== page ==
Articles Tagged with counsel fees

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Despite the recent heat wave, Fall has arrived. Besides the presumably cooler weather, when the calendar hits September, we can always look forward to a number of things – school starts, rush hour traffic resumes, shorter days, etc. However, for us lawyers September brings with it the annual amendments that have been approved by our Supreme Court to the Rules Governing the Courts of the State of New Jersey. Unlike last year, a number of these recent Rule Amendments directly impact upon Family Part Practice. A number were in response to statutory changes that recently went into effect. In light of the number involved, I will summarize and discuss these Amendments over the course of several blog posts. Continue reading

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Pursuant to New Jersey statutes, and a common term in lawyers’ retainer agreements, is often a provision for the attorney to retain what is referred to as a charging lien in the assets of the marital estate to allow an attorney to be paid for legal services. Usually the existence of attorney’s right to a charging lien is merely academic as matters glide through the system. Occasionally, however, issues arise regarding an attorney’s fee which require court intervention. Pursuant to N.J.S.A. 2A:13-15, an attorney is entitled to a lien against a marital assets in controversy for the purpose of the payment of legal fees. The attorney’s lien is an inchoate right that attaches to the assets of the marital estate upon the completion of the ttorney’s involvement in the matter. Continue reading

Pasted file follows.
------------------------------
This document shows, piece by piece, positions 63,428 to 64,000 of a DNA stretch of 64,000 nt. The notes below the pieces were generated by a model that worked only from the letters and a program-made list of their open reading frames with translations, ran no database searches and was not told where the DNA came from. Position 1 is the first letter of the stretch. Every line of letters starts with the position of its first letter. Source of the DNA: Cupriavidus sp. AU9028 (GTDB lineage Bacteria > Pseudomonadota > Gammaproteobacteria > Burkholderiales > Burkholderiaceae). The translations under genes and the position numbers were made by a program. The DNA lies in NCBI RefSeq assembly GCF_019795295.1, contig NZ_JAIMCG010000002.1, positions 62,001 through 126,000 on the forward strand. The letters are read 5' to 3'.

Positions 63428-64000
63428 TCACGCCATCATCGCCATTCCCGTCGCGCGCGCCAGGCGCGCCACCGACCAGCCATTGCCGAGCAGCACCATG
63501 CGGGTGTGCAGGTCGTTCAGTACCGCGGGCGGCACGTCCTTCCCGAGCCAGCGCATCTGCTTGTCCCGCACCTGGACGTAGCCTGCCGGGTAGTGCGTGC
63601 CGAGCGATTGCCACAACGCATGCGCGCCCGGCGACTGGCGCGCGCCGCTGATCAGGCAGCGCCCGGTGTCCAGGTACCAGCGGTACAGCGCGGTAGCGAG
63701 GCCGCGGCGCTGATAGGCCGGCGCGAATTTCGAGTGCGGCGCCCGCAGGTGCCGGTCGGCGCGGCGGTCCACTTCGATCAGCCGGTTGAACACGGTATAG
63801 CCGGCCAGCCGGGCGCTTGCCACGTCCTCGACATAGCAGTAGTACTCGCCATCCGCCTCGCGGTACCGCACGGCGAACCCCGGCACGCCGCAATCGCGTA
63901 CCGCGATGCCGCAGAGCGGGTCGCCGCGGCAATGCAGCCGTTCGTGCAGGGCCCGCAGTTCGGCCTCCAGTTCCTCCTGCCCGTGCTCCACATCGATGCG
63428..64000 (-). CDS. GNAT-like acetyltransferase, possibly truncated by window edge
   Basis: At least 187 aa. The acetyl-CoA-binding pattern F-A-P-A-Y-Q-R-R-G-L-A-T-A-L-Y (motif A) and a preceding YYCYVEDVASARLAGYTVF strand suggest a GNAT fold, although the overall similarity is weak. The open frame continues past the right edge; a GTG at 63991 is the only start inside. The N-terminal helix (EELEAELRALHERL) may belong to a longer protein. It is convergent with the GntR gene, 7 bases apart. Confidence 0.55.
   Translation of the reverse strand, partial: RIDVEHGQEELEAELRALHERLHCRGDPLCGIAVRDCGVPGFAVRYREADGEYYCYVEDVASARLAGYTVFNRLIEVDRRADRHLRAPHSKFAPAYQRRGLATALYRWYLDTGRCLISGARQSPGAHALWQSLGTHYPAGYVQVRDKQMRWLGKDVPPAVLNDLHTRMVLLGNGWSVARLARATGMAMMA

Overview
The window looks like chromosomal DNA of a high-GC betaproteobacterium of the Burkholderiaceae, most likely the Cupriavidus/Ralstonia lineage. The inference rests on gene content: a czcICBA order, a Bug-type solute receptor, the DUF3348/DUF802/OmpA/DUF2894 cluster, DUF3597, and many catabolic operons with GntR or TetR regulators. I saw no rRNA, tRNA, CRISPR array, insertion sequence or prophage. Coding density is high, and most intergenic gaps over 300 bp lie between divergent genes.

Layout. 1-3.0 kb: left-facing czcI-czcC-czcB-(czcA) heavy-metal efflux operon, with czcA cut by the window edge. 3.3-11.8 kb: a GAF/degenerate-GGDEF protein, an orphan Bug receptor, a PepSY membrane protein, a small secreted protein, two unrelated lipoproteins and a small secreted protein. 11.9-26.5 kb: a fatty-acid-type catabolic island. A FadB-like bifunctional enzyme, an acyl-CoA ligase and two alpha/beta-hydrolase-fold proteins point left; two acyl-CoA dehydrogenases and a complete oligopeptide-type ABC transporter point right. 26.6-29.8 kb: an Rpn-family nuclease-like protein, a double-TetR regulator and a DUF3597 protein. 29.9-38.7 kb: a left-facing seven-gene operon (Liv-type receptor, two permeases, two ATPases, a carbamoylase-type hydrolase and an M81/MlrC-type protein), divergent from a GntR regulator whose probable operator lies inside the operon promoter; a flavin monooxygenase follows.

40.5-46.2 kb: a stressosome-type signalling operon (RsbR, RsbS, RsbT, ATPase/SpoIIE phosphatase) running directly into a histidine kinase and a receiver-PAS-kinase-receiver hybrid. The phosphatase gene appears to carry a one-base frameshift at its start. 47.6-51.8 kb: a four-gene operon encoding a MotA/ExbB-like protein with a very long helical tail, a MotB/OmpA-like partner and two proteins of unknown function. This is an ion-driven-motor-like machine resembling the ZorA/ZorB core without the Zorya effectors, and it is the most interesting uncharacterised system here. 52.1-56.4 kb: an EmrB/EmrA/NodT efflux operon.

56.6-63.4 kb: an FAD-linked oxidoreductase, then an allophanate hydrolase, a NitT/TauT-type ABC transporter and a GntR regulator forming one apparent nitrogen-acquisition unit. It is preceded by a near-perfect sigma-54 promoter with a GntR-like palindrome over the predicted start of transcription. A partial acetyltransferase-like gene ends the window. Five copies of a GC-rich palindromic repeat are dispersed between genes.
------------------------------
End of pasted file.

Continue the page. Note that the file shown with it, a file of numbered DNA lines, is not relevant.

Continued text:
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One consideration that comes up in almost every divorce action is the question of whether a spouse can request that the other spouse pay their counsel fees. Awards of counsel fees in New Jersey matrimonial cases are completely up to the discretion of the judges, and the Appellate Division generally will not reverse such decisions unless the judge abused his/her discretion. Eaton v. Grau, 368 N.J. Super. 443, 454 (App. Div. 2006). Judges’ discretion is not entirely unfettered, however, because judges still must address the standards set forth in the statutes, rules and case law. Continue reading